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Janett, Leslie G. (ed.) / The Wisconsin engineer
Volume 39, Number 2 (November, 1934)

Laurgaard, O.
Successful Badger engineers,   p. 25

Page 25

Successrul Badger Engineers
              Olaf Laurgaard, c'03
OLAF LAURGAARD, Wisconsin '03, and city engi-
0        neer of Portland, Oregon, since 1917, was recently
elected president of the National Council of State Boards
of Engineering Examiners. The organization, whose activi-
ties are of great importance to the engineering profession in
this country, recognized and honored by its selection of Mr.
Laurgaard, a long and effective service in the cause of en-
gineering registration. He has been a member and president
of the Oregon board of examiners since it was created
in 1919.
  The past sixteen years of Olaf Laurgaard's career have
been crowded with activity. Under his direction, the City
of Portland has carried nut a vast nro-
gram of public works involving the ex-
penditure of about $55,000,000. The situ-
ation and layout of the city are such that
its development presents unusual problems,
and the city's various engineering under-
takings have had much interest for engi-
neers throughout the country and have
received much attention fro mthe technical
press. In the midst of such important tech-
nical duties, Mr. Laurgaard has been able
to find time and energy for many other
activities. As a member of the Oregon
legislature in 1917 he prepared, introduced,
and secured passage of several important
bills, including the irrigation code and the
highway code. He was a member of the                -Co.,
City Charter Revision Committee, presi-           OLAF L
dent of the Northwest Society of Highway Engineers, presi-
dent of the Oregon chapter of the American Association of
Engineers, and national vice-president of the same organiza-
tion, and held an appointment as captain, U. S. Engineers.
  To round out his activities, he served as director of the
Y. M. C. A. and as a member of the Boy Scout Committee.
With a son in the university, he was made president of the
University of Oregon Dads.
  Laurgaard was born in Norway in the little village of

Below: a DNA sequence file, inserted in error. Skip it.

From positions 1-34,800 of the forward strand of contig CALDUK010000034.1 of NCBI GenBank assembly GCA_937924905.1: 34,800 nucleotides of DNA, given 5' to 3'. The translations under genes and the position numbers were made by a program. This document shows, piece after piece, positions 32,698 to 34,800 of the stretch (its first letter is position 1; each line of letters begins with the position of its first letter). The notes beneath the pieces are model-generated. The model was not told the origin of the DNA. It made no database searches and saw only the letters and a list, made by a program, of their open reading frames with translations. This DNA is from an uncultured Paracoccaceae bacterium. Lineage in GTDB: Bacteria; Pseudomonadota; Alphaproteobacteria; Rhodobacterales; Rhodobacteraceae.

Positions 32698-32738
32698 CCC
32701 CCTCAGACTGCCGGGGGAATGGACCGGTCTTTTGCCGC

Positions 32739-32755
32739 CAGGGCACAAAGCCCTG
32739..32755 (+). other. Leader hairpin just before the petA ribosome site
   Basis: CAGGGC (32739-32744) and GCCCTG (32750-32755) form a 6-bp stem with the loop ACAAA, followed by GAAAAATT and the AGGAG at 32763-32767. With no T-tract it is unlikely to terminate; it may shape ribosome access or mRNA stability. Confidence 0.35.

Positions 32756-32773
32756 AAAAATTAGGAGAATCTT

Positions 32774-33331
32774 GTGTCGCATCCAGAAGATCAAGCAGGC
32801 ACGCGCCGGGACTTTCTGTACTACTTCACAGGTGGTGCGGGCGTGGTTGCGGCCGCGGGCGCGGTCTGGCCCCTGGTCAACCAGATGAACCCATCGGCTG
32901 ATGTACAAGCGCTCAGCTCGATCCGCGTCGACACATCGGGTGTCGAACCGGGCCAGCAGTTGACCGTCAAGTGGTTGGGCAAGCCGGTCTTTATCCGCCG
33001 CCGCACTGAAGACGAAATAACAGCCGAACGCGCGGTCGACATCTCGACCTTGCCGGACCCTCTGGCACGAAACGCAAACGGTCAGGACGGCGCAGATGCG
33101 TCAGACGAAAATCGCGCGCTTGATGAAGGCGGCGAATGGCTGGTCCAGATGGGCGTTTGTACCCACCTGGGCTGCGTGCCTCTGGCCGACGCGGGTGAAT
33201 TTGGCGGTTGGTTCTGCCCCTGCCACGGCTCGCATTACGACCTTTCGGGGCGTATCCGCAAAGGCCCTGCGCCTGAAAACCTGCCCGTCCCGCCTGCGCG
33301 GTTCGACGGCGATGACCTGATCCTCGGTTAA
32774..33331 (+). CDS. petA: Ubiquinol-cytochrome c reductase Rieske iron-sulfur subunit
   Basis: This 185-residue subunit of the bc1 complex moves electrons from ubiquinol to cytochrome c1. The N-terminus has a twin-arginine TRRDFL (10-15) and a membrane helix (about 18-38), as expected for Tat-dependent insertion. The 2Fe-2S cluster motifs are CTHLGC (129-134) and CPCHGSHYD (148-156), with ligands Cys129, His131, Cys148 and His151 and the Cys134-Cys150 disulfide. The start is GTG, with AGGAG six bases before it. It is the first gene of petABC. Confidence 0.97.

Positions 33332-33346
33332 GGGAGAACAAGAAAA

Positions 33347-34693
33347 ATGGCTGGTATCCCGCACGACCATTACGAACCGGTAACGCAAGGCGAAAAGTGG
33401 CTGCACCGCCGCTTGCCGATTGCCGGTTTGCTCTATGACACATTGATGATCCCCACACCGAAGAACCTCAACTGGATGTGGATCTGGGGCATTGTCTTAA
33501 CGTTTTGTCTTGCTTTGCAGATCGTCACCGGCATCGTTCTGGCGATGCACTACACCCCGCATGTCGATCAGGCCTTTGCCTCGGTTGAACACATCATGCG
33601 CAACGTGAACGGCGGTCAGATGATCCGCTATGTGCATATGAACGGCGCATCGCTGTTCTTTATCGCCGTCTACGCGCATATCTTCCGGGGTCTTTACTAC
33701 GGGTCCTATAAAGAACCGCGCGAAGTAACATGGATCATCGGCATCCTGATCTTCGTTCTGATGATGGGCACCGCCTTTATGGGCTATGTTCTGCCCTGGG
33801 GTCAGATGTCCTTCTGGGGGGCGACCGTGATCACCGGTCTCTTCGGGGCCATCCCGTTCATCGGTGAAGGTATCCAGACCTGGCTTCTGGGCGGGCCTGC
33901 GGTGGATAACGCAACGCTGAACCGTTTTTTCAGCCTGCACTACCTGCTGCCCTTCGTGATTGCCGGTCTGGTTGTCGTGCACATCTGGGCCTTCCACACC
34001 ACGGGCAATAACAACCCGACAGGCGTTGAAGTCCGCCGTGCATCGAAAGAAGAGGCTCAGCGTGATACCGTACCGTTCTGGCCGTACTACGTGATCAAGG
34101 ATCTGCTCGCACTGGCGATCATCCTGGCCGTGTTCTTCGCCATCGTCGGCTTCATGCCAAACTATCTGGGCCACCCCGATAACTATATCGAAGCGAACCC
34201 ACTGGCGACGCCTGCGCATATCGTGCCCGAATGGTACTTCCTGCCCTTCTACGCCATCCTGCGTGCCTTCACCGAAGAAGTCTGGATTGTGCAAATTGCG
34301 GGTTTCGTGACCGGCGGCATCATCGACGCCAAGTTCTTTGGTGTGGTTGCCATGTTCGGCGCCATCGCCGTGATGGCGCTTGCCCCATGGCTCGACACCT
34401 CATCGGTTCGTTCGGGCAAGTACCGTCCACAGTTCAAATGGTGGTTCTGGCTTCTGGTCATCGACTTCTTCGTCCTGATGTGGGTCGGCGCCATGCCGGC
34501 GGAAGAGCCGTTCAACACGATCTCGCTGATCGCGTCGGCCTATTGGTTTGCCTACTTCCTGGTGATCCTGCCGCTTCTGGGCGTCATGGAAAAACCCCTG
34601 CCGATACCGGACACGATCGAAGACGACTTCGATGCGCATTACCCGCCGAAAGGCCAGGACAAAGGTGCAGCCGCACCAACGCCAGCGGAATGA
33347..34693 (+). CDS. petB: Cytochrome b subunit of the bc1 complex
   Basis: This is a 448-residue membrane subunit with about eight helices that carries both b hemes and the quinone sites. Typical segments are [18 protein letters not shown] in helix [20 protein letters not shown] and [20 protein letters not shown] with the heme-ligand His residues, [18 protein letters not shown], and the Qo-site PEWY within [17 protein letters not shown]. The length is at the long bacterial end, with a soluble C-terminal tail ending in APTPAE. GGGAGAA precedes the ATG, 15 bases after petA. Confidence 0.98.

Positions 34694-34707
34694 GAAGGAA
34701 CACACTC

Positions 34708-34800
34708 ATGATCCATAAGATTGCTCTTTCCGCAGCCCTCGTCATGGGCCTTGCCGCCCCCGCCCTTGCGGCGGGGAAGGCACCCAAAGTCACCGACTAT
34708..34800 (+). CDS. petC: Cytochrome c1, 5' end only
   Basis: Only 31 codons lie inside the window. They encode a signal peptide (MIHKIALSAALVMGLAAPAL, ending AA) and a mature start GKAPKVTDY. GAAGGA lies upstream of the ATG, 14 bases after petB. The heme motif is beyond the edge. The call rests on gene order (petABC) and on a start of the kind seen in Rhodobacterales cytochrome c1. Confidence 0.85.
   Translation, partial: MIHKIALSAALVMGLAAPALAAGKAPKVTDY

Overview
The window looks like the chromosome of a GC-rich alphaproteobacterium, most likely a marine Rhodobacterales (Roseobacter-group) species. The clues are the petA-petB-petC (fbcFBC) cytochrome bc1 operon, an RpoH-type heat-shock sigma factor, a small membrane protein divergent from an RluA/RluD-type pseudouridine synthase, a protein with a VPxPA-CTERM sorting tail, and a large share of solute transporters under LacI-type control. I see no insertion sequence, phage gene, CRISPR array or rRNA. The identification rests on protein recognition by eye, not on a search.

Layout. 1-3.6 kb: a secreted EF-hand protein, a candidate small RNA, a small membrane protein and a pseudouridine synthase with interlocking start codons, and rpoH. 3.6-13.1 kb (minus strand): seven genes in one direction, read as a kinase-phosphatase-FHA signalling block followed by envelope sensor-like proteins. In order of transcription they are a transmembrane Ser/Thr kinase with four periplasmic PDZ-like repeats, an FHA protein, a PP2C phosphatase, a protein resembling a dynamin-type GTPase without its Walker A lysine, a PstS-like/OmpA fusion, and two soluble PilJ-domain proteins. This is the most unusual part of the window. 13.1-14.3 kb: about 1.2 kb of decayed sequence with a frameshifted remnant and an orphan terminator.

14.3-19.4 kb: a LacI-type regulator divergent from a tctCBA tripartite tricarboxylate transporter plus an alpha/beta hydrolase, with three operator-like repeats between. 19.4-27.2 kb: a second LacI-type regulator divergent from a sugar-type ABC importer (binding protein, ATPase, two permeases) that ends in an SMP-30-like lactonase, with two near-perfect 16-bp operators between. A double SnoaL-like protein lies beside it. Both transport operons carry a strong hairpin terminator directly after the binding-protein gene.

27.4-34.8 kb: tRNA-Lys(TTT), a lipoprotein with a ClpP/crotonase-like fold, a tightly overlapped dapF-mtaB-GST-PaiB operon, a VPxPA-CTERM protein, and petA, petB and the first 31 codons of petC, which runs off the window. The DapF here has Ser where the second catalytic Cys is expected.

Ekne, near Trondhjem, on February 21, 1880. When he
was about five months old, his parents came to America and
settled in La Crosse, where he grew up and attended school.
After completing his high school course, he stayed out for
a year and earned money to come to the university. At the
university he confined himself rather strictly to the business
of getting an education, such being the unenlightened prac-
tice of the times. The summer vacation periods were spent
building sewers, locating railroads, and running levels for
the U. S. G. S. He was graduated in 1903 with a degree in
civil engineering.
  He had taken a civil service examination for the U. S.
Reclamation Service in the spring before he was graduated,
and as soon as the school work permitted, he accepted an
appointment as assistant engineer. The Reclamation Service
was very active at the time, and for seven years Laurgaard
was engaged in investigating, designing, and building irriga-
                tion and rnnxxxn-r nrrirto. i,, f7r-, -
ington, California, and Arizona. He left
government service in May, 1910, to be-
come chief engineer for a private company
operating in the same field. Three years
later, he became engineer on construction
for a power company in the Yakima
Valley. This was a short engagement, for
in June, 1913, he became project engineer
for the state of Oregon on an irrigation
project. In February, 1915, he opened an
office for private practice in Portland. He
continued in this practice until appointed
city engineer in July, 1917.
  The city of Portland lies on both sides
                ot the Willamette waver, which is spanned
yBushnell, Port1and.  by the nine large bridges. The outstand-
                ing engineering problem of the city has
been to open and widen the approaches to the bridges. For
a program of widening about forty-five miles of city streets,
it has been necessary to acquire much private property for
public purposes. As a result of his contact with this appli-
cation of the power of eminent domain, Mr. Laurgaard has
become an authority on the subject, about which he has
written extensively.
  One of Mr. Laurgaard's assignments while with the Rec-
lamation Service took him to Conconully, Washington,
where a hydraulic fill dam was to be constructed for the
Okanogan Project. Romance became entangled with engi-
neering for he was married on November 29, 1908, to
Goldie May Sherer at Conconully. They have two children.
A son, Glenn, will return to Wisconsin in February.
November, 1934
Page 25S

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